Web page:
Tillsonburg runner is taking his 31 consecutive marathons one day at a time

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Three days into his 31 in 31, Tillsonburg’s George Papadakos had completed his third consecutive marathon Sunday as he raises funds for the Alzheimer Society of Oxford.

Papadakos began his marathon fundraiser on Jan. 1 at 7:16 a.m., running 42.2 kilometres on streets and trails in Tillsonburg.

“The first day went totally amazing, it went pretty much the way I thought it would, just kind of nice and easy,” said Papadakos.

He added that he running a slower-than-usual pace to make sure he has energy to run 31 marathons, between four hours and 14 minutes to four hours and 26 minutes each, in the month of January.

“Because it was the first day, I really wanted to nail nutrition and I didn’t have my hydration vest on… that carries two water jugs on the front and I’ve got enough pockets (for food). So I was doing 2.5 kilometres out-and-backs (mostly in the Trottier subdivision area).

“Now that I’ve done three, I know I can run a very conservative marathon and be able to leave ‘gas in the tank’ for the next day. I’m finding roughly around the six-minute mark is pretty good.”


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Sunday, however, was not an ideal day with icy, snow-covered roads.

“I really didn’t think we were going to get as much snow, but I was feeling good, got out early,” said Papadakos. “Saturday, I was feeling a little achey – my foot was a little sore so I wanted to give it as much recovery as I could. Once I got the shoes on I was fine, the aches and pains kind of went away and I got into the rhythm pretty quickly. Felt super solid and had lots of support out on the road. I added some rest breaks so I could eat while I wasn’t running. It worked out really well.”

Two of his marathons were in town, but Saturday’s marathon involved running an ‘out-and-back’ loop to Springfield.

Papadakos is aiming to raise $31,000 for the Alzheimer Society of Oxford (https://alzheimer.ca/oxford/en/home) by the end of the month. As of Monday, he had raised $11,215 – 36 per cent of his month-long goal.

He also has seven to eight donors who will be donating per marathon. Those will be coming in at the end of the month or early February.

“More inspiration and motivation for me to show up every day and do my best and get the distance done.”

Donations have ranged from $20 to $3,100 and Papadakos is thankful for every single one of them.

The support from the community has been fantastic so far, he said.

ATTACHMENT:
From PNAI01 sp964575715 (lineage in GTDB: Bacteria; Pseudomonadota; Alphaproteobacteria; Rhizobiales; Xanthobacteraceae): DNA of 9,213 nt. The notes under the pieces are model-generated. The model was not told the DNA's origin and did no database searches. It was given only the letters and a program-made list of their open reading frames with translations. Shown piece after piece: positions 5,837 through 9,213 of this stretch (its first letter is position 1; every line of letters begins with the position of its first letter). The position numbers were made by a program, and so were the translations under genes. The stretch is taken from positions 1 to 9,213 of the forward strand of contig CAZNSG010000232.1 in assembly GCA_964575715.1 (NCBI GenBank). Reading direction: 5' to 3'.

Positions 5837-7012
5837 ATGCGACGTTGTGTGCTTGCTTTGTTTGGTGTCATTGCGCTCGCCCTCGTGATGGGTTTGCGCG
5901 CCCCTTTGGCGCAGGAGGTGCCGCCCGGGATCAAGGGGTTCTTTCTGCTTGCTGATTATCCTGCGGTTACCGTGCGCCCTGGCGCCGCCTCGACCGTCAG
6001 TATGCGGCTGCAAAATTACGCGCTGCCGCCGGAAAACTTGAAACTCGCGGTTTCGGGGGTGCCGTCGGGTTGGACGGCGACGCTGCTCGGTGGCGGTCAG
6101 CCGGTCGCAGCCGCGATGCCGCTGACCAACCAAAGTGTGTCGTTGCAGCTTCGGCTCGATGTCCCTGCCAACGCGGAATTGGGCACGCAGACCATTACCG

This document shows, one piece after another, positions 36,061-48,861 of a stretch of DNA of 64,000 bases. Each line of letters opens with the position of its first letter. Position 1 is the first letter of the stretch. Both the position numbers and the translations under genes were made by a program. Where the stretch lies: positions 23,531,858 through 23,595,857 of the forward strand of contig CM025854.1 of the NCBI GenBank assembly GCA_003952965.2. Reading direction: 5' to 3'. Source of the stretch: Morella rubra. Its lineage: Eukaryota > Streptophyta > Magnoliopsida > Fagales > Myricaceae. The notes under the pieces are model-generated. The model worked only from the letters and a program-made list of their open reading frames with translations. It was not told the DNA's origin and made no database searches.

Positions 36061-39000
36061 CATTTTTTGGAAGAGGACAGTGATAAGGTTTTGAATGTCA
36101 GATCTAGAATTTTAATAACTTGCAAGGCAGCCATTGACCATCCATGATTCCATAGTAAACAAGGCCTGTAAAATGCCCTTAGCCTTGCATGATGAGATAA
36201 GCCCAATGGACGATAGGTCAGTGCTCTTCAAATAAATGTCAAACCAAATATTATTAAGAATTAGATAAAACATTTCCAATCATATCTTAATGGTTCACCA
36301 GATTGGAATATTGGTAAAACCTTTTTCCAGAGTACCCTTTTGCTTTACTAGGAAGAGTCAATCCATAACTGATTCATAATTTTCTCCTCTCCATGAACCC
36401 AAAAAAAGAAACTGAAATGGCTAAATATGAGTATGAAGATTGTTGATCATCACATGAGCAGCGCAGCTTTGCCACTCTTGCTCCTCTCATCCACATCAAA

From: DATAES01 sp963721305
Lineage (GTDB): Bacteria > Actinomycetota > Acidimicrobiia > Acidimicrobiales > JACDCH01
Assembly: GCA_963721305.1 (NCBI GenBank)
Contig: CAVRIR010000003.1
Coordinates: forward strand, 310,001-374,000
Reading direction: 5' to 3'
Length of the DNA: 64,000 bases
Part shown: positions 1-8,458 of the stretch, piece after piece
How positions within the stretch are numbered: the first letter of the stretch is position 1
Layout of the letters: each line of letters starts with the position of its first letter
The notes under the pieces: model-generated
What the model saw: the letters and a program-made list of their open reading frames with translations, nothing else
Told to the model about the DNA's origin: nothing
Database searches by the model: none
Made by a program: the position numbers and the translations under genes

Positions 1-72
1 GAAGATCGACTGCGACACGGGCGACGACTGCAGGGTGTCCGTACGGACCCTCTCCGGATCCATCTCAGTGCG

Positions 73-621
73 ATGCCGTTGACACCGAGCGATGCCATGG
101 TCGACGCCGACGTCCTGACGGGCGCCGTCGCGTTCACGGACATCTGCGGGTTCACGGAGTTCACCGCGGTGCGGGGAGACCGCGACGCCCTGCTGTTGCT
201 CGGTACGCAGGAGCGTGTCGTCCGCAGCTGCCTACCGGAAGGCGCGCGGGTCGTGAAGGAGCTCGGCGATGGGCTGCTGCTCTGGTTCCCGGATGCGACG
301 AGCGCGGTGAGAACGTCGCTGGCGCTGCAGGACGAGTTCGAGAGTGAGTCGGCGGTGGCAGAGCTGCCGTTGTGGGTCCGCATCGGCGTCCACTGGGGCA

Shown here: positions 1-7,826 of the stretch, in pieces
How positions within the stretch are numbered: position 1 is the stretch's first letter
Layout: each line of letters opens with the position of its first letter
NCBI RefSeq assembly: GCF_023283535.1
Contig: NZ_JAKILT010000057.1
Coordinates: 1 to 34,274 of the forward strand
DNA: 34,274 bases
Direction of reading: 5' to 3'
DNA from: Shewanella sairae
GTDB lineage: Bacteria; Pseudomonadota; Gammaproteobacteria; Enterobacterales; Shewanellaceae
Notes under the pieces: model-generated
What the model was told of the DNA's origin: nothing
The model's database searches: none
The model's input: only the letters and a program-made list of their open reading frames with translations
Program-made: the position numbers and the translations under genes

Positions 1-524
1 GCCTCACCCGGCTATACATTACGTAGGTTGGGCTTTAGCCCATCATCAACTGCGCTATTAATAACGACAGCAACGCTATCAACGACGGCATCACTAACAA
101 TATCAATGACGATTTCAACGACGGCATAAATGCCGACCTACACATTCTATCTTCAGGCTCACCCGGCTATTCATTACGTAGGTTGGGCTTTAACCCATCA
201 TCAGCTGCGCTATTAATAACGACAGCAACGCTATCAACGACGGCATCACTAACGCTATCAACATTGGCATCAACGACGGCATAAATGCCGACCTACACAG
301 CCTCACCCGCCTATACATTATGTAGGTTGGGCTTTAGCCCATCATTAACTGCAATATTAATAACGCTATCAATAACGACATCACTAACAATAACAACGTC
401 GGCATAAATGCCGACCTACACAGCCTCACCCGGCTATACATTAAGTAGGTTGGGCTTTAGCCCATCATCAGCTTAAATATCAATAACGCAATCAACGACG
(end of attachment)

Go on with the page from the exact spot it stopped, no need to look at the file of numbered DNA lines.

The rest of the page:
“I love this community. Every day has been great. It’s amazing how many people honk, and stop, and wave out their windows. They’re cheering as I go by on the sidewalk. Or sending a text message, ‘Keep it up, you’re doing a great job, you’re inspiring people.’”


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Inspiring people is a special feeling, he said.

“I hadn’t even thought of that… the whole community has kind of lifted me up on their shoulders. It’s been amazing.”

Papadakos’ family has joined some parts of his runs, and will continue to run some stretches with him.

“In terms of support, I’ve got it all. I’ve just got to stay on top of everything – my nutrition, my recovery – and just show up every day,” he said. “I don’t see how I could fail, it’s just been so positive and the experience has been amazing.

“I think it’s been going great. My coach and I, we really anticipated going out slow. We had a plan and our game plan was to run every marathon over four hours. And even if it’s five, it’s five. Don’t burn matches you don’t have. If you ‘re plan is to run 31 marathons in 31 days, you’re not going to run four fast ones and then walk 27 more, right? You want to be able to run because that’s a big part of getting to the next day, being able to recover. You’ve got to keep a little something for the next day, otherwise… you’re going to be walking. And who wants to walk 42 kilometres? I don’t want to do that.”

The day may come, however, when Papadakos needs a ‘recovery marathon.’ A part-run, part-walk hybrid that would help him get back on track recovery-wise.

“Today (Sunday) I got on the road before 8 a.m., 12:30 done, and I’ve had my feet up ever since. I’ve had five or six meals, lots of water, I’ve been using a massage wand. So I’m doing all the things and listening to my body, tending to the spots that are tender and tight, and so far it’s working. It’s working very, very good.

“That’s the thing, just taking it a day at a time. I know I want to do 31 marathons, but I also know it’s one day at a time right now, I’m not getting too far ahead of myself.”


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